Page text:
Bai Hao Yin Zhen
Another tea from my parents' Tea Tour of China, but this time with a taste test! A Bai Hao Yin Zhen battle between Fu Ming Fang and Seven Cups.
Another tea shipped by my parents from their Tea Tour of China is this Bai Hao Yin Zhen (Silver Needle) white tea. This particular tea was picked in 2012 by the Fu Ming Fang Tea Factory in Fuding, Fujian Province. If you're new to white tea, be sure to check out my Tea Series on white tea, where we sampled a Silver Needle from Seven Cups (more on that below). This tin that it came in is pretty awesome, I must admit.
There are few teas that are as instantly recognizable as Silver Needle. The small, rolled leaves and the white "hair" makes it easy to note the quality of the tea.
I thought it would be fun to do a "Pepsi Challenge" between this tea and the sample I had from Seven Cups, which I thought was an excellent quality. For the next few images I will have the Fu Ming Fang tea on the left, and the Seven Cups on the right. The former is from 2012 and the latter is from 2013. Both are certified organic and are brewed under identical circumstances.
Immediately apparent is that the Seven Cups (SC) is darker, less uniform, and not as well preserved as the Fu Ming Fang (FMF) version. This may have to do with packaging and handling, at least for the physical appearance.
Another picture of the leaves. I used the cups to measure out roughly the same quantity for each.
Both teas were brewed for 1:30 at 185F for the first steeping, and then for one minute at the same temperature for the second. Pictured is the first steeping, because the result was the same both times.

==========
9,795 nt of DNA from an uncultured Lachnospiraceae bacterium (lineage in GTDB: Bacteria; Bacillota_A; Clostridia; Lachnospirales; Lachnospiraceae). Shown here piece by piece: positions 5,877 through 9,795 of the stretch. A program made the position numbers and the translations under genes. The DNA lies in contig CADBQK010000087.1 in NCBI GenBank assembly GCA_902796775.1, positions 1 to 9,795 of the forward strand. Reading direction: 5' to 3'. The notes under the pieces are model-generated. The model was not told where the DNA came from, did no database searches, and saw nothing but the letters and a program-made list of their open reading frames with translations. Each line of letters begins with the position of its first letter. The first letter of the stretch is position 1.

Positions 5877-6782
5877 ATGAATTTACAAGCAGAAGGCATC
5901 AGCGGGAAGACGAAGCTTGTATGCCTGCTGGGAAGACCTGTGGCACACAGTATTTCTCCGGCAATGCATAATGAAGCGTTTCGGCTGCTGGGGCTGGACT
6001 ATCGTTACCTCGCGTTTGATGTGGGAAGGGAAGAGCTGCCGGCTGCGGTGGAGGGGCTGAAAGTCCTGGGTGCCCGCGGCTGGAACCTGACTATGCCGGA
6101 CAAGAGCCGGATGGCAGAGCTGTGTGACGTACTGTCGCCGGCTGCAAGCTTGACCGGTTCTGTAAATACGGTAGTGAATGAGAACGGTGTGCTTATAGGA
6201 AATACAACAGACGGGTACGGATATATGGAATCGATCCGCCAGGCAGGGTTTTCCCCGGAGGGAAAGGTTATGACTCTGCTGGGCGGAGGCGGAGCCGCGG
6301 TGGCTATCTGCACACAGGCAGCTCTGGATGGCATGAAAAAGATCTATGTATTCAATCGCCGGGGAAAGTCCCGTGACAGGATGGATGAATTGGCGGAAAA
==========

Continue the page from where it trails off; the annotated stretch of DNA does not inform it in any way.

In this picture you can see that the SC tea steeps much darker than the FMF version. The FMF tea is nearly clear! Talk about a white tea!
A photo taken at the same location with light coming through. The SC tea looks quite yellow indeed, while the FMF might be the whitest white tea I've encountered.
After the first steeping. It is really obvious how much more uniform the FMF tea is. The leaves in the SC tea look purplish in comparison.
On to tasting. I sampled them by myself for the first steeping, then recruited my wife for the second one, and she did not know which was which. We both agreed that the SC version produced a more bitter and hay-tasting tea, while the FMF version was more astringent and its taste was clean. Again, both steepings produced the same results. I'm glad that I decided to do this experiment! With this knowledge I'll be able to determine the quality of Silver Needle better, and now I know more about the true taste of this tea.